Electrifying remote Indonesian islands through ships, or barges, that generated electricity using LNG, is at the centre of a research plan supported by the governments of Indonesia and Japan. Tokyo hopes to export the new technology to other island nations in Asia Pacific.
Eager to electrify remote areas and support energy-intensive industries, governments across Asia are investing in electrical infrastructure projects. The Asia-Pacific region hence is about to become the largest market for power transformers worldwide.
A tender for the procurement of LNG for 500 MW decentralized power in Indonesia will be opened by Singapore in due course. Maritime minister Luhut Pandjaitan announced the LNG cargoes will be shipped to small-scale, decentralized power plants (25-50 MW) in seven locations in close proximity to Singapore.
Aluminium Bahrain (Alba), one of the world’s largest aluminum producers, has raised financing for a 1,792 MW combined-cycle gas turbine power plant in Bahrain – supported by GE Energy Financial Services. SERV, a Swiss Export Credit Agency (ECA), agreed to back $310.4 million and €314.3 million loans with reinsurance from BpiFrance and Italy’s SACE.
UK Power Reserve said it is “on track to deliver its 2014 capacity market obligations” with nine power stations built so far in 2017 and another nine set for completion by the end of the year. Once all 18 are commissioned and fully operational, UKPR will contribute 364MW of fast-ramp, flexible gas generation to the UK power grid.
Accelerated growth of volatile wind and photovoltaic power supply in Germany has been shifting the dispatch of fossil power plants to load-following operation to maintain the stability of the power grid. More decentralized gas-fired stations would help meet TSO’s flexibility requirements, Dr. Thorsten Krol, marketing manager at Siemens’ distributed generation business development told Gas to Power Journal.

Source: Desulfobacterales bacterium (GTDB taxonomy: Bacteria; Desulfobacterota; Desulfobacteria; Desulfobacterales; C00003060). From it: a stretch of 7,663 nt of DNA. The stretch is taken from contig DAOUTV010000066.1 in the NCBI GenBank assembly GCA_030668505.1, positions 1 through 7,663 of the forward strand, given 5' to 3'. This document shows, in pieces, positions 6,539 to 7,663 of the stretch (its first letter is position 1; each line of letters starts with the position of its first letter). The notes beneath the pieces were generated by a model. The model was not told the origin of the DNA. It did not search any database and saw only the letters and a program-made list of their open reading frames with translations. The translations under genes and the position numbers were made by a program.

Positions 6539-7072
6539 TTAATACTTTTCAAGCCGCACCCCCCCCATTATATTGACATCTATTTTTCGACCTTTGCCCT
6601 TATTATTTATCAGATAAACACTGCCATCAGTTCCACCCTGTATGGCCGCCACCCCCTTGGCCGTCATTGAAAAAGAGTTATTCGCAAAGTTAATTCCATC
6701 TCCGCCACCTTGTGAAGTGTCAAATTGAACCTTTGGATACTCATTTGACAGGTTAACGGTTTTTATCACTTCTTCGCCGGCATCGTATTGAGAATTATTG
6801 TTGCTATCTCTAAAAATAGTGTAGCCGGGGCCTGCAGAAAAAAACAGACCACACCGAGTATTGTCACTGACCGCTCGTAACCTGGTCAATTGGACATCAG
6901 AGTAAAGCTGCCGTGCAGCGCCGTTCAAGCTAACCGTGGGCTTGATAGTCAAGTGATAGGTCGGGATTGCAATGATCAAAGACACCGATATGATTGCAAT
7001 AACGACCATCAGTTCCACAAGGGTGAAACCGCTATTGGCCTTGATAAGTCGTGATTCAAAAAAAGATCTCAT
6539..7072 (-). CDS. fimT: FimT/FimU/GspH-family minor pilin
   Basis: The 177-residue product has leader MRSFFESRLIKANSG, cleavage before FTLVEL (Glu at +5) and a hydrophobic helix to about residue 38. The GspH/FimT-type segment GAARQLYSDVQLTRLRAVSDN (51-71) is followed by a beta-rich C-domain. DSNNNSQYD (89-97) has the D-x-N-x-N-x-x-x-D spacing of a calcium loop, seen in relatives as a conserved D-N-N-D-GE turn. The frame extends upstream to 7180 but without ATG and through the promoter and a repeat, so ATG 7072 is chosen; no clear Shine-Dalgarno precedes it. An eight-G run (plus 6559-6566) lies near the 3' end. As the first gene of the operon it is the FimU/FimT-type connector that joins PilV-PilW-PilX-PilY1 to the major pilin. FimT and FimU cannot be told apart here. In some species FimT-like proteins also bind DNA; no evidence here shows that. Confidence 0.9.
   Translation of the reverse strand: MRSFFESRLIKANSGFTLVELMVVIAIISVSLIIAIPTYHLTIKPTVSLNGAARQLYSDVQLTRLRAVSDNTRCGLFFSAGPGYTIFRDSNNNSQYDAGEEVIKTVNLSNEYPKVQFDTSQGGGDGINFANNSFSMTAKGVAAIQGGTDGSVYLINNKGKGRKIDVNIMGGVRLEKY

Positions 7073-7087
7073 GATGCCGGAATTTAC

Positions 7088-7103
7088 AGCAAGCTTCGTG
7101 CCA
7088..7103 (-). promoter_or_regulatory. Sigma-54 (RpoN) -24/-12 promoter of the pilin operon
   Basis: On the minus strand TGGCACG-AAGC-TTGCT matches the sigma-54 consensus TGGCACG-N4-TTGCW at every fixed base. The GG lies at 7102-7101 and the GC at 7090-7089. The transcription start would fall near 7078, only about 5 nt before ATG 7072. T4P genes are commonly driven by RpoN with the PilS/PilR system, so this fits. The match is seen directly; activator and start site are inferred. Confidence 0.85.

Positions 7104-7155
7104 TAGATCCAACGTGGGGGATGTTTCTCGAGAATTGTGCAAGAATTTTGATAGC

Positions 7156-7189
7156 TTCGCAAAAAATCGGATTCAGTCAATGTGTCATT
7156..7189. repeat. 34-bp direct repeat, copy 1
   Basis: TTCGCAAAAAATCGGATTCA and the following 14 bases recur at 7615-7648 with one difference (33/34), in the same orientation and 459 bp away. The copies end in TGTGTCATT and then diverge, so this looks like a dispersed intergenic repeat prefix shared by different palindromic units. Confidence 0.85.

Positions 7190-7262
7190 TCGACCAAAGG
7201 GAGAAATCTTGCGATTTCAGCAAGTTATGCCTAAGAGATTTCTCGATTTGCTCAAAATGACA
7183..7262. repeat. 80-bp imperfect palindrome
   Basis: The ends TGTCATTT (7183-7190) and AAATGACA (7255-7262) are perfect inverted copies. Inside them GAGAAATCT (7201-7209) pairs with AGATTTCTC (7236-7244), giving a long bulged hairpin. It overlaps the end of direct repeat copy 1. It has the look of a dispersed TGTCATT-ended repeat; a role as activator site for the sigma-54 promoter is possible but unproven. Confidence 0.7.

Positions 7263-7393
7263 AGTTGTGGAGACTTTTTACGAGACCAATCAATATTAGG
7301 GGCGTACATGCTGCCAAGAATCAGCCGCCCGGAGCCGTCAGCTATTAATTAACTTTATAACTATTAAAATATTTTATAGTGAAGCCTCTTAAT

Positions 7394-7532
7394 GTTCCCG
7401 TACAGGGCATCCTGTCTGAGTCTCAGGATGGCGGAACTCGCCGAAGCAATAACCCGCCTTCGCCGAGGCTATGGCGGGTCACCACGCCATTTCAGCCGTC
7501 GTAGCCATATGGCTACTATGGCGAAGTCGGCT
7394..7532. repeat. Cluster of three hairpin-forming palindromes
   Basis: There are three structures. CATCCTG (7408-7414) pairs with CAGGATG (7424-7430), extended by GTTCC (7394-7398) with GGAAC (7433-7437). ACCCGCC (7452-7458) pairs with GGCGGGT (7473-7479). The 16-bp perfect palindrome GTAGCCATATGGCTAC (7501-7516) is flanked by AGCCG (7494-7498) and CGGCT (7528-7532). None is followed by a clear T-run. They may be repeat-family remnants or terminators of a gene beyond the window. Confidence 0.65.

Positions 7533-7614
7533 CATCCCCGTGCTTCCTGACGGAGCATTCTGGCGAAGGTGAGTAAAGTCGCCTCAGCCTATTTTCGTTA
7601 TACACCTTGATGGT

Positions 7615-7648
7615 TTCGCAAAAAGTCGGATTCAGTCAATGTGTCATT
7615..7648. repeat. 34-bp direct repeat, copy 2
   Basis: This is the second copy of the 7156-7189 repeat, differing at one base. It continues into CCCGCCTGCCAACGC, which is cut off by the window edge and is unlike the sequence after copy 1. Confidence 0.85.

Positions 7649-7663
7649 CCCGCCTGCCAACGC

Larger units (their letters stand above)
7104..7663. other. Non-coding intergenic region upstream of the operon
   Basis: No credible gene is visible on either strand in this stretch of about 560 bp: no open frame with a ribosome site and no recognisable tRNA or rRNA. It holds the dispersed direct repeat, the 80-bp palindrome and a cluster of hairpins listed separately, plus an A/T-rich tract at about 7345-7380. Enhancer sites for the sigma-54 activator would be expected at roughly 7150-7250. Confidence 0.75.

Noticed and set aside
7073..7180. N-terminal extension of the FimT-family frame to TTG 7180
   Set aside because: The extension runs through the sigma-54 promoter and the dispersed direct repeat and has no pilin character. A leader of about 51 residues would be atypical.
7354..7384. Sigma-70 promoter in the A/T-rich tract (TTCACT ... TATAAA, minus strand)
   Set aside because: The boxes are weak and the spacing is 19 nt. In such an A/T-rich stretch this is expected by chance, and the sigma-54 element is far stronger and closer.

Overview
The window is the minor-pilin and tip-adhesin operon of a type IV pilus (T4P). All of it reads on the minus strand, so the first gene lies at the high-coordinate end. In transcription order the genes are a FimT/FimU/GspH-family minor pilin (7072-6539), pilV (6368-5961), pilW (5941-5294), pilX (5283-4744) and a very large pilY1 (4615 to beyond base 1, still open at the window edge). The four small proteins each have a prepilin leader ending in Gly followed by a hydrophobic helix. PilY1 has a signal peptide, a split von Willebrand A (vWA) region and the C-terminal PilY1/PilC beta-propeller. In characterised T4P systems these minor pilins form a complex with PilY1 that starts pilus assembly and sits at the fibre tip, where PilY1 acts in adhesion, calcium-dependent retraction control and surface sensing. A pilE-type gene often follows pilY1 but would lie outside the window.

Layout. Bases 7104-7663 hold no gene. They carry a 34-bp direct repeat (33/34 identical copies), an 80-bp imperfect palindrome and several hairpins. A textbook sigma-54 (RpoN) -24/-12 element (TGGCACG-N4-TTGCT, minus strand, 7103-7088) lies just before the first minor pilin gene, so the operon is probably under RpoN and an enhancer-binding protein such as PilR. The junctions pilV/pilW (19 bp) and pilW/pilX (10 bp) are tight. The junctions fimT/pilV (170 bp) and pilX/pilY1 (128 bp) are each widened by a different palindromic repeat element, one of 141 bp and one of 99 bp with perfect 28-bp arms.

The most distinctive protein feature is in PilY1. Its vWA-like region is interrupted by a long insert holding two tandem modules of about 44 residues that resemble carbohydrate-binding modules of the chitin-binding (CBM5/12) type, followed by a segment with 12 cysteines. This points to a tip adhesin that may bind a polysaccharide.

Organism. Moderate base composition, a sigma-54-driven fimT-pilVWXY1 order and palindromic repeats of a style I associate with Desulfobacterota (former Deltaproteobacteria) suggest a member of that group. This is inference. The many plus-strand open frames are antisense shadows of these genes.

As utilities are reworking their businesses models, distributed generation – or producing electricity on-site rather than at a central power plant at another location – and combined heat and power (CHP) is seen as “a particularly advantageous natural gas-fired option,” says Dave McCurdy, president of the American Gas Association (AGA). Further up north in Canada, the Industrial Applications of Gas Turbines (IAGT) will discuss waste-heat absorption, among others, at its annual symposium in Banff in mid-October.
Expanding its offering for distributed power in the low-Megawatt range, Siemens has introduced its new gas engine E-series with a power output of 2MW. The series includes the SGE-86EM for the 50-Hz market, and the SGE-100EM for the 60-Hz market. With this offering, the German manufacturer targets customers in Europe and North America – both have a need for distributed power plants to support the grid-integration of rising volumes renewable energy.
Huaneng Guilin Gas Distributed Energy Co., an energy provider in the Guangxi Zhuang autonomous region in southern China, has announced first fire of a GE 6F.01 gas turbine at one of its distributed power stations. Fuelled by natural gas, the Huaneng Guilin project is the first-ever distributed energy project managed by China Huaneng Group.
Ofgem, the UK energy regulator, is reviewing incentive schemes for small gas, diesel-fired power plants – a withdrawal of subsidies could make developers scrap 2,000 MW of planned capacity. Operators of larger combined-cycle gas power plants argue, however, that payments to distributed gensets have led to a ‘market distortion’ which discourages investments in CCGTs.